[Frontiers in Bioscience 2, d298-308, June 15, 1997]
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TRANSGENIC RABBIT MODELS FOR THE STUDY OF ATHEROSCLEROSIS

John M. Taylor and Jianglin Fan

Gladstone Institute of Cardiovascular Disease, the Department of Physiology, and the Cardiovascular Research Institute, University of California, San Francisco, CA

7. APOLIPOPROTEIN E TRANSGENIC RABBITS

Apolipoprotein E (Mr = 35,000 ) participates in diverse metabolic processes (summarized in ref. (46)). As a component of various lipoprotein classes, apoE occupies a central role in cholesterol metabolism (Fig. 1), mediating the clearance of chylomicron and VLDL remnants from plasma via cell-surface receptors, facilitating the delivery and incorporation of cholesterol into HDL, mediating the redistribution of lipid between cells and tissues, and acting as a co-factor for hepatic lipase (47). To determine the contributions that these mechanisms make to the development of atherosclerosis, transgenic rabbits that overexpress human apoE (the E3 phenotype) were generated (J. Fan et al., manuscript submitted). A 14-kb genomic fragment was used that contains the intact human apoE gene ligated to its hepatic control region (construct LE1 in ref. (48)). Three transgenic lines were established: the two highest expressers had human apoE levels of 12-13 mg/dl in circulation with little apparent effect on endogenous rabbit apoE levels. Compared to normal controls, total plasma triglycerides were decreased by nearly 50% in the transgenic animals, with all of this decrease found in the VLDL fraction. Unexpectedly, total plasma cholesterol was increased by up to twofold, with the additional cholesterol found in LDL and in HDL1.

To understand these dramatic effects, the apoB-containing lipoproteins were characterized further. Negative-staining electron microscopy showed VLDL having a median particle diameter of 26 nm in both normal and transgenic animals, but the number of particles larger than 32 nm in diameter was decreased by 75% in the transgenic rabbits. Thus, large VLDL were preferentially decreased as a consequence of apoE overexpression. Studies of LDL receptor-binding competition using cultured human fibroblasts showed that VLDL from transgenic rabbits were about threefold more effective than VLDL from normal rabbits in competing with control LDL for fibroblast receptors. This difference was most likely due to an increase in the content of apoE on the transgenic VLDL. In contrast, LDL from the transgenic rabbit were equivalent to LDL from the normal rabbit in their receptor-binding activity, suggesting that the transgenic LDL were not defective in their receptor-binding capacity. However, radioactively labeled human LDL were cleared more slowly from transgenic rabbit plasma than from normal control rabbit plasma.

Taken together, these studies suggested that the greater content of apoE on the VLDL could make them more effective competitors than LDL for receptors, leading to an accumulation of LDL in plasma. This possibility is supported by the higher affinity of apoE-containing lipoproteins for the LDL receptor than apoB-containing lipoproteins (summarized in ref. (46)), which would favor an increased uptake of apoE-rich particles compared to apoB-only LDL. Alternatively, the accumulation of LDL in apoE transgenic animals might be due to a reduction in LDL receptor activity as a consequence of an increased cholesterol uptake into the liver by VLDL. To distinguish between these two mechanisms, a monoclonal antibody that binds to the LDL receptor was administered intravenously to the rabbits: the antibody was cleared from the plasma of both transgenic and control rabbits at the same rate. Thus, the level of LDL in plasma appeared to be influenced by the content of apoE on large VLDL, giving them a competitive advantage for LDL receptor binding and subsequent clearance.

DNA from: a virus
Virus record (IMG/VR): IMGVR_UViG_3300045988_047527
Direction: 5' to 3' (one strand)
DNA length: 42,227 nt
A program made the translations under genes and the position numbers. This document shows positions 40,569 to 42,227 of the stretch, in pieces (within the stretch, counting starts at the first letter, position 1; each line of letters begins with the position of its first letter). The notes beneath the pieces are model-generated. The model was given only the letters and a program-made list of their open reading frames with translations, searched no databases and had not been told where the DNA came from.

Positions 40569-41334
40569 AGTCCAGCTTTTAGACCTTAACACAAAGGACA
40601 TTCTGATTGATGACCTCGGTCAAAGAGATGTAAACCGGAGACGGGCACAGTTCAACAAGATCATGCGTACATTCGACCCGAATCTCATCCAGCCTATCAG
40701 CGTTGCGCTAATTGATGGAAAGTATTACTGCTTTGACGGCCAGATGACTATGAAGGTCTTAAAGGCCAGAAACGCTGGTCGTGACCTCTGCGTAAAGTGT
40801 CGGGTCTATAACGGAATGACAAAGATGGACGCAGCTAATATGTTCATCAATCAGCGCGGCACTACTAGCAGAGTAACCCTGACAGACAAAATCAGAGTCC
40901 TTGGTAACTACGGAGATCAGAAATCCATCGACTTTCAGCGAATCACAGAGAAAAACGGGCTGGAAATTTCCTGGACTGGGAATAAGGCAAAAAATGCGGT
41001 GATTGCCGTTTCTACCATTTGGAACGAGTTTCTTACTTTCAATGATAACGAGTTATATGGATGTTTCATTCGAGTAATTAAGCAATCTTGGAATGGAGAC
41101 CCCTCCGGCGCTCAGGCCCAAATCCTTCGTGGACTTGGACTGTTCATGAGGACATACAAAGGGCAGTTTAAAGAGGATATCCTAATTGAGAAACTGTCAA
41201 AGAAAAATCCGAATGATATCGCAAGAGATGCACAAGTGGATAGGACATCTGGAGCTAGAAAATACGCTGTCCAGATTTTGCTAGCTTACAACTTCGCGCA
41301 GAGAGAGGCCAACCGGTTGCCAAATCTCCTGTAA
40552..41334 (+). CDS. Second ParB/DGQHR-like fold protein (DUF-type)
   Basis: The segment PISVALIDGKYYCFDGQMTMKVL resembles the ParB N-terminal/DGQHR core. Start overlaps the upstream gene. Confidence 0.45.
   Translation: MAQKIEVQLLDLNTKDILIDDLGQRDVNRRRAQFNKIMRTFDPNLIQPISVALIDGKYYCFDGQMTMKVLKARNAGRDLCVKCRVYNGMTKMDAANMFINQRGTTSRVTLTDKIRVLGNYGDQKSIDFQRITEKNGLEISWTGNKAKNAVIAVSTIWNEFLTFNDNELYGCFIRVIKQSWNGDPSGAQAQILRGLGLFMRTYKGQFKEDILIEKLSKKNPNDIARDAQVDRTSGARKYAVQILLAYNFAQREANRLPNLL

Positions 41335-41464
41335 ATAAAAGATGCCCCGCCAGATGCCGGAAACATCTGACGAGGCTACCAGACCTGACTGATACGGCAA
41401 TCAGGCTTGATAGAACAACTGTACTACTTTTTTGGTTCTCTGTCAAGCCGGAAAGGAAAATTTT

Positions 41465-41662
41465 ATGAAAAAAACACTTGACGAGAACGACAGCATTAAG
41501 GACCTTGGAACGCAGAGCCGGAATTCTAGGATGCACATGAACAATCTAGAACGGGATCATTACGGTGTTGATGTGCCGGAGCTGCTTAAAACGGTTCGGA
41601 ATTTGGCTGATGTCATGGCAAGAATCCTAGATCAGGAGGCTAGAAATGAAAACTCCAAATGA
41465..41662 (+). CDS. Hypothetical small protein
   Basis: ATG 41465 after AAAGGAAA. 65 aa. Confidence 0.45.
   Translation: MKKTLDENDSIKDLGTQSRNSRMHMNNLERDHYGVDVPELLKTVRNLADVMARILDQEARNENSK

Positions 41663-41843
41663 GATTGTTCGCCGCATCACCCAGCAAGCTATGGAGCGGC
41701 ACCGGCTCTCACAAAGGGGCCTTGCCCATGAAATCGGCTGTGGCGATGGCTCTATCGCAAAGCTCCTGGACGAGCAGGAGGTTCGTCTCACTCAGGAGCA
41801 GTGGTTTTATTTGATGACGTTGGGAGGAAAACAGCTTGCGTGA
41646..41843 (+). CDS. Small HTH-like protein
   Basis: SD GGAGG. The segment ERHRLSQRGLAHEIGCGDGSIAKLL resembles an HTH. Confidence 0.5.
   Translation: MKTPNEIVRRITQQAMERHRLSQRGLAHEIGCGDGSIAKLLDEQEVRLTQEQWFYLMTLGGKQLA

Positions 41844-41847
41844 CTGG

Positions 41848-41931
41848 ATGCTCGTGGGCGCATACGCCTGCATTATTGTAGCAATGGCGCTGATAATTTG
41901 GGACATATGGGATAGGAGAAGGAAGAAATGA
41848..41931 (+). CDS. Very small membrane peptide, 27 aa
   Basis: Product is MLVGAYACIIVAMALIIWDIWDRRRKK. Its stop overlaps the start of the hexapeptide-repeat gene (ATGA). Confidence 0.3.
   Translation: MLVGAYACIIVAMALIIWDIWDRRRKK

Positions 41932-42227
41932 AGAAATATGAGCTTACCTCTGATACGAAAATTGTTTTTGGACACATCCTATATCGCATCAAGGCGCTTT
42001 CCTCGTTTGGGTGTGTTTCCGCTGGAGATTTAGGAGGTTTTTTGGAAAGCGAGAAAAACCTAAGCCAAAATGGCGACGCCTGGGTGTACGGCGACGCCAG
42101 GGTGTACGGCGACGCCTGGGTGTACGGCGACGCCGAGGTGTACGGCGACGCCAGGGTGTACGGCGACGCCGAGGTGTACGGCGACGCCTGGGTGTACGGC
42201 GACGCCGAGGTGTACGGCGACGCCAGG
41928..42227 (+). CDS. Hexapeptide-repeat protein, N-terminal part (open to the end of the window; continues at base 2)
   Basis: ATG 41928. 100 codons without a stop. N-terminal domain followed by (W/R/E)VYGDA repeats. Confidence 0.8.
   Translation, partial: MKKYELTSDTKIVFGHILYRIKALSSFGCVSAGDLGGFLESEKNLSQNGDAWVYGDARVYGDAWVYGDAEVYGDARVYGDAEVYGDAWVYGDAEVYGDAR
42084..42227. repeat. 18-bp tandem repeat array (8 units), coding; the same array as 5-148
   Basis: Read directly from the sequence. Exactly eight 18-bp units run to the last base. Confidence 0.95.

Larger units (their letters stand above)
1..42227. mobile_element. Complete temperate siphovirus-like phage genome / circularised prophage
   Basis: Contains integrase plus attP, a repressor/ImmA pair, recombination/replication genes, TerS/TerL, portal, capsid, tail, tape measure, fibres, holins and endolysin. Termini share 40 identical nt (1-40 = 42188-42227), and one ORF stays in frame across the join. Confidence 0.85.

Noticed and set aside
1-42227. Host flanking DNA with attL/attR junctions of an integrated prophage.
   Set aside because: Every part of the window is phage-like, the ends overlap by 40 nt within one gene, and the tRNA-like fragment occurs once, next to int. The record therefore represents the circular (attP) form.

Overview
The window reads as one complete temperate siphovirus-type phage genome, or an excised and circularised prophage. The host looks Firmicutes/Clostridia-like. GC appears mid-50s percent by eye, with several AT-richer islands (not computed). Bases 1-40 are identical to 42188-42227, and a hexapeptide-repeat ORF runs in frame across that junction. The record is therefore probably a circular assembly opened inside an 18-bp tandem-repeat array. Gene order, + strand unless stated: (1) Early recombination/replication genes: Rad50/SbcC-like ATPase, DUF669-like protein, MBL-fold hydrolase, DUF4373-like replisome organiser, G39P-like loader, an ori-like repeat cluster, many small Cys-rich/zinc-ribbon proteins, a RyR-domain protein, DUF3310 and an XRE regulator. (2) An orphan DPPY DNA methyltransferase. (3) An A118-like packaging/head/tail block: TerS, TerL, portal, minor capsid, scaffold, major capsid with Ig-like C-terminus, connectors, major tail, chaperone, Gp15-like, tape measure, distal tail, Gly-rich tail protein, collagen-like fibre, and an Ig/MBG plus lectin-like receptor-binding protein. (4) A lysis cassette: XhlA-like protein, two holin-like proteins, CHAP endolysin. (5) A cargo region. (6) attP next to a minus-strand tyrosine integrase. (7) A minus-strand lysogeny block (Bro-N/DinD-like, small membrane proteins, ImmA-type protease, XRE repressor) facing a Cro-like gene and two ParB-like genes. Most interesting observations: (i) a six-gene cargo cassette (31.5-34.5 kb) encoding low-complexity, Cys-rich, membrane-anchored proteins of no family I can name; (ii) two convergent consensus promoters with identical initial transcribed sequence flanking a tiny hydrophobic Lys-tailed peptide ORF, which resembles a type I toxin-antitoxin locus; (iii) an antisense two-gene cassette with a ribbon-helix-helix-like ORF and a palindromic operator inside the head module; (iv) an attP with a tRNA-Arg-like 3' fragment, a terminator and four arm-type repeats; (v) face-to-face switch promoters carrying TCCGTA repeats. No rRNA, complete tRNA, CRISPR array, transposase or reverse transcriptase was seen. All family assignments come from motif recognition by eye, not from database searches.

A study of the response to dietary cholesterol of the apoE transgenic rabbit in comparison to normal control rabbits was initiated according to the protocol described above. Overexpression of apoE limited the increase in plasma cholesterol to about one-third of the level found in the controls. Only low levels of VLDL were present in these transgenic rabbits, and the small IDL/large LDL fraction constituted the dominant class of lipoproteins in these animals. Thus, the lipoprotein profile in the cholesterol-fed apoE transgenic rabbit was almost the inverse of that found in the cholesterol-fed hepatic lipase transgenic rabbit, consistent with the complementary nature of their functions. The proximal aorta of the apoE transgenic rabbit aorta had only thin fatty streaks with little increase in intimal thickening, but about 14% of the vascular surface had lesion involvement significantly greater than controls. Thus, it appears that the predominance of atherogenic IDL might facilitate the initiation of an atherosclerotic process and the increased level of circulating apoE in the transgenic rabbit minimizes the deposition of lipid in the artery wall. While these studies are provocative, a study of the effects of transgene expression on HDL will be necessary to understand the response to dietary cholesterol in both apoE and hepatic lipase transgenic rabbit models.

Transgenic rabbits have been generated that express the human apoE2 phenotypic variants (Y. Huang et al., manuscript submitted). These animals have substantial elevations in plasma cholesterol that are reflected in an increase in beta-VLDL with a markedly different plasma lipoprotein profile. These animals are likely to be excellent models for the disorder type III hyperlipoproteinemia.